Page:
The ORIO program
This is a big infrastructure Development program implemented by the Dutch Enterprise Agency (RVO). In South Africa four ORIO project have been identified, of which three are in the Water (and Sanitation) sector. The program supports eThekwini municipality to offer sanitation facilities in informal settlements, helps uMgungundlovo to repair the ancient pipe scheme to reduce non revenue water losses and thus enable the municipality to deliver water to informal settlements. In eLundini the ORIO will provide off grid water solutions to remote villages. All ORIO projects are demand driven and initiated by the municipalities themselves. ORIO projects are long term commitments that include both an implementation as well as an Operation and Maintenance phase. Dutch funding in these phases is 35 %, whereas the municipalities provide 65 % of the budget. All ORIO projects together amount to a total budget of over 200 million Euro.
The King Fisher program is implemented by the Dutch Water Authorities and aims to support the South African Catchment Management Authorities in their various stages of implementation. The Dutch Water Authorities date back hundreds of years and are in fact the oldest democratic governance bodies in the Netherlands, charged with managing water in specific catchment areas. Kingfisher links specific Dutch Water Authorities to South African CMA’s based on similar challenges, like international boundaries in the catchment area of the presence of for instance a large horticulture sector.
The Centre of Expertise
“Water Unlocked” is the slogan of the Centre of Expertise which is implemented by the Dutch Water Company Vitens Evides International and is hosted by the South African Local Government Association (SALGA) in Pretoria. The Centre of Expertise identifies needs in the water and sanitation sector and links those to Dutch innovative solutions. Such solutions may vary from management games to waste water treatment and algae control.
The Embassy as facilitator
The role of the Embassy and Consulate General is to actively facilitate between the Dutch and South-African water sectors. Among other things they organize company missions to international water events, support projects, facilitate networking and actively support the Dutch water sector by identifying leads ad opportunities. Market studies about the water sector in South Africa are also availabe. Please as the economic department for more information.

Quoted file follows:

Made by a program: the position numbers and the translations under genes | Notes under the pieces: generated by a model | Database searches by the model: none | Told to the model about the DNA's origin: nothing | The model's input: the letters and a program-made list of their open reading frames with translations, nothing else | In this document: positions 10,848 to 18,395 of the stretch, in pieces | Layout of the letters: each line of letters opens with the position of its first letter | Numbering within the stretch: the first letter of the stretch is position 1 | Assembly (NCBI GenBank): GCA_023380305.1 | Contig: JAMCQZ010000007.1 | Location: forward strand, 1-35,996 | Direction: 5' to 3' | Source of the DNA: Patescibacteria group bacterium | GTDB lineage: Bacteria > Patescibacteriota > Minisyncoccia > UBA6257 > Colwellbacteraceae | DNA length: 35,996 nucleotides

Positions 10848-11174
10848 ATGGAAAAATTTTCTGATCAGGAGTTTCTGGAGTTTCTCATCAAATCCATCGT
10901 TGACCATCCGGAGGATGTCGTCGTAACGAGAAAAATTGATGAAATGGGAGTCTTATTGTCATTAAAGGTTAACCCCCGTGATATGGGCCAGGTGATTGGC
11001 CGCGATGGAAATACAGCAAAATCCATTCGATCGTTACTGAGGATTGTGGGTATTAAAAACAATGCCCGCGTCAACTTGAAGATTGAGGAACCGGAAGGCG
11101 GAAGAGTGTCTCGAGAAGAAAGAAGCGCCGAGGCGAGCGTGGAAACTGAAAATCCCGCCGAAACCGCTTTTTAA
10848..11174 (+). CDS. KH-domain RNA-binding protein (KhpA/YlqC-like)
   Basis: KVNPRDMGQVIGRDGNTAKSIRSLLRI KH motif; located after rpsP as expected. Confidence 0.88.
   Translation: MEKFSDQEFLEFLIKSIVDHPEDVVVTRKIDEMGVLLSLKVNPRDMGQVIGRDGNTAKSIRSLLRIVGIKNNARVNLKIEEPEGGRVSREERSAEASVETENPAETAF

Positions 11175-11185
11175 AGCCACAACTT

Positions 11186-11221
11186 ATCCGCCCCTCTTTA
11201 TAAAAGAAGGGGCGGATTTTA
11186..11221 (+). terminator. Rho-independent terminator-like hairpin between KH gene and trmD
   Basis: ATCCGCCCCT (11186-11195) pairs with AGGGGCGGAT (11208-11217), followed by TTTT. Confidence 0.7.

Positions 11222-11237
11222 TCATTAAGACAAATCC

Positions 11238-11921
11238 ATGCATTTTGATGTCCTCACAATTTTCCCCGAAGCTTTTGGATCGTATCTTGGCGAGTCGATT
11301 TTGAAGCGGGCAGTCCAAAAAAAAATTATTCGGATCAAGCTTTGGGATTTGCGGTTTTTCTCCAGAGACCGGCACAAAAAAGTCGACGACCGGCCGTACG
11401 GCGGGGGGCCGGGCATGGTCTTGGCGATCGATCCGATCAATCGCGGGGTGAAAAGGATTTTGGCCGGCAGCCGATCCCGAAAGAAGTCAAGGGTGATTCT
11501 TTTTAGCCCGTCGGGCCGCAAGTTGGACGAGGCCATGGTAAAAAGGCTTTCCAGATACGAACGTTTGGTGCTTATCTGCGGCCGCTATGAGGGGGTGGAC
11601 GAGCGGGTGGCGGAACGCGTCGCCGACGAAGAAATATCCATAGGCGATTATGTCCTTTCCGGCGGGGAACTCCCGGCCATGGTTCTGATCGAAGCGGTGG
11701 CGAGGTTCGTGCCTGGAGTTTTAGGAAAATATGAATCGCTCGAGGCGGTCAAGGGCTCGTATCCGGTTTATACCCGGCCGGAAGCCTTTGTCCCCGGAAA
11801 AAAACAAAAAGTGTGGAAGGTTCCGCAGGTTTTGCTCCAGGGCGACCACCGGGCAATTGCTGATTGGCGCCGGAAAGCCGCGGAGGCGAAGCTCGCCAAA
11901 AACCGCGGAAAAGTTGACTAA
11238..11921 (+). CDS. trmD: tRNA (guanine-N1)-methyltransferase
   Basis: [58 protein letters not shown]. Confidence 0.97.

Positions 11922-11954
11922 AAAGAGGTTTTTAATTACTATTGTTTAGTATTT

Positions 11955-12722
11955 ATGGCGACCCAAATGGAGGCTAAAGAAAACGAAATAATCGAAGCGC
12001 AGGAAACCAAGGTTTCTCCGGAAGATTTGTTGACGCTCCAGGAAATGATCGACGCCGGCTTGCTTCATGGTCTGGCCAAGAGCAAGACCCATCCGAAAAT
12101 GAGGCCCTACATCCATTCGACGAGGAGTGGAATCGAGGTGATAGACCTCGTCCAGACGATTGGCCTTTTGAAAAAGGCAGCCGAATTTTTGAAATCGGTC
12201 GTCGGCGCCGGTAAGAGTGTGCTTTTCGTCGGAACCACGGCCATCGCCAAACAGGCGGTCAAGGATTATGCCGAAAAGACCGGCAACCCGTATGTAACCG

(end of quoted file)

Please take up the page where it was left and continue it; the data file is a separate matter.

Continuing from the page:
To support the Dutch water sector the Embassy and the Consulate-General work closely with the Netherlands Enterprise Agency (RVO), the implementing arm of the Dutch Ministry for the Economy, Agriculture and Innovation. RVO has a number of innovative financial instruments available. Some instruments that might be of specific interest to Dutch entrepreneurs in the South African water sector include: DRIVE public infrastructure development, Partners for Water and the Sustainable Water Fund. For more information about all available instruments please see the RVO’s website www.rvo.nl/english
Integrated Water Management Industry Contacts
Netherlands Water Partnership (NWP)
Ministry for Infrastructure and Environment
Dutch Water Sector (DWS)
Water Institute of Southern Africa (WISA)
Water Research Commission (WRC)
Department of Water and Sanitation (DWS)
The National Treasury
Inkomati Catchment Management Agency